Here’s our digest on the conclusions of the top US and UK reviewers ahead of the 5s and its cheaper, plastic sibling, the 5c, going on sale on Friday. Read more

Nexon continued its march westwards this week as it partnered with one of the newest entrants to US video game development, writes Jennifer Thompson in Tokyo.

The Japanese online game maker is to take a minority stake in Shiver Entertainment, a Florida-based studio set up by industry veteran John Schappert, a former top executive at Electronics Arts and Zynga. Read more

Tim Armstrong, chief executive of AOL, has apologized to employees of the internet company for firing an employee last week in front of more than 1,000 coworkers, writes Emily Steel

During a conference call to discuss the future of AOL’s struggling network of local Patch sites, Mr Armstrong told the group’s creative director to immediately put down a camera then declared that he was fired. A recording of the call has been making rounds on the internet and been listened to more than 1,000 times. Read more

The world of video gaming used to be dominated by the big publishers releasing games on consoles and the PC. But the rise of smartphone and tablet gaming and new digital distribution channels has led to a big increase in successful indie games. Reaching a large audience used to be about having the biggest budget or the most successful franchise. That isn’t the case today, writes Daniel Garrahan. Read more

Example of a space selfie, from Planetary Resources' kickstarter page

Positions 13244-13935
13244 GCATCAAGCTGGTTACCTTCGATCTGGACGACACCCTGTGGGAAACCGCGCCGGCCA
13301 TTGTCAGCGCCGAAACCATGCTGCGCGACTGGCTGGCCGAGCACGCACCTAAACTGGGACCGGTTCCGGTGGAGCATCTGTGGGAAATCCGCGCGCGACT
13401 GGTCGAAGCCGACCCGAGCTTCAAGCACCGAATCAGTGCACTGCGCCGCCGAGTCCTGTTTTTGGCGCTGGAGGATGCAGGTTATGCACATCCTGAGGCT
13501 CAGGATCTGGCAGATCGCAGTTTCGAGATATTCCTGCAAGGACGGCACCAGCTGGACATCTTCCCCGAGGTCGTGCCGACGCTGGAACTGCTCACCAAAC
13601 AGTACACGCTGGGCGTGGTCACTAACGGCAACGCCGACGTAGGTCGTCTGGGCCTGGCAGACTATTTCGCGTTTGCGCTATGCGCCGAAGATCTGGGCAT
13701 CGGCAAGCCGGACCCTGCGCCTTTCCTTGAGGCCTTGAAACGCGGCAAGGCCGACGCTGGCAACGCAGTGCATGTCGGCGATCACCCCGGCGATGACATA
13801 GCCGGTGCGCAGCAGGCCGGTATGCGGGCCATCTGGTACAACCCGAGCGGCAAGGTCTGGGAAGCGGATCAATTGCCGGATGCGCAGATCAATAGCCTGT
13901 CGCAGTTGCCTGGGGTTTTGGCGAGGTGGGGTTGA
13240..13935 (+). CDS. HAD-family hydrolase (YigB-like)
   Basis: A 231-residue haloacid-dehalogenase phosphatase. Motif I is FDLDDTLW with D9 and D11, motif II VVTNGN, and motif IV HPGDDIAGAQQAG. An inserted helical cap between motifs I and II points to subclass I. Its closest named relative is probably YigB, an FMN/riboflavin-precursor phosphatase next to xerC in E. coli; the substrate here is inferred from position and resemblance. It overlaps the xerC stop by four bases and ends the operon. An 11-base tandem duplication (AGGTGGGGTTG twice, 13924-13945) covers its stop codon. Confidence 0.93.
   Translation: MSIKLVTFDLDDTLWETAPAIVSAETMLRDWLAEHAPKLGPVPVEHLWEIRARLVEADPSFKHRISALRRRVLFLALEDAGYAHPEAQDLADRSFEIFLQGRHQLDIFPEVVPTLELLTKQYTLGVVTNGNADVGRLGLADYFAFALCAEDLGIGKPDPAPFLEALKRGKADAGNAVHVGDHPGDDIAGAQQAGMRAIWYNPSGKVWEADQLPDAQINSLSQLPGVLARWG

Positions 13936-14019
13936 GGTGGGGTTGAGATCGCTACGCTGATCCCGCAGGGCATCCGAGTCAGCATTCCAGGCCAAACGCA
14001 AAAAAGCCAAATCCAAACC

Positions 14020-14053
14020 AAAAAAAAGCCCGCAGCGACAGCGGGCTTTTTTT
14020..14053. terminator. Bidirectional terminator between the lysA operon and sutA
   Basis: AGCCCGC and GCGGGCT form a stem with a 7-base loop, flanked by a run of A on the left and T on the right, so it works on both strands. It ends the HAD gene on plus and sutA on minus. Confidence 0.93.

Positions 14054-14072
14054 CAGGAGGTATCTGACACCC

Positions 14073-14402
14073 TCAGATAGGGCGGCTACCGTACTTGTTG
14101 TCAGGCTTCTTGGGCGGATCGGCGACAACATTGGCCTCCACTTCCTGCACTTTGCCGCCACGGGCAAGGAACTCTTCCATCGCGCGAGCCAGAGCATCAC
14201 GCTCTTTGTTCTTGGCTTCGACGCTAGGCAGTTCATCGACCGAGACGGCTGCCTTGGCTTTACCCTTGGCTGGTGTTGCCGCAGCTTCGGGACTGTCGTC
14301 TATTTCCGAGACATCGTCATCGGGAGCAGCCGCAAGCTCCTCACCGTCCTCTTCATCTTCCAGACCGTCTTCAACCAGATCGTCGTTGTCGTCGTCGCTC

More than 17,600 people have raised $1.5m for a space telescope Kickstarter campaign, with the majority to receive a picture of themselves from outside the Earth’s atmosphere, writes Connor Radnovich

Yes, a selfie from space.

Planetary Resources – the ambitious space mining company backed by Larry Page and Eric Schmidt of Google alongside other investors such as Ross Perot Jr, raised the money over a 33-day campaign. Read more

The most interesting nugget in Yahoo’s second-quarter earnings presentation is arguably not the web portal company’s own performance; but rather that of Alibaba, the Chinese ecommerce company in which Yahoo holds a 24 per cent stake.

With Alibaba gearing up for its highly anticipated initial public offering, the eye-popping numbers revealed on Tuesday by Yahoo are a must read for any potential investors.

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From the FT’s Charles Clover in Moscow:

Russia’s gas monopoly Gazprom has ordered a custom-built, $3.7m gadget for its chief executive Alexei Miller to help him run the company, according to tender documents posted on the company’s website on Tuesday.

Gazprom says that the bespoke device is not just a run-of-the-mill tablet computer, but an “integrated workstation” for Mr Miller. The company is frequently under fire for spending too much money on everything from the 2014 winter Olympics in Sochi to steel pipe. Read more

India has overtaken Japan to become the world’s third largest market for smartphones, joining China and the US on the podium.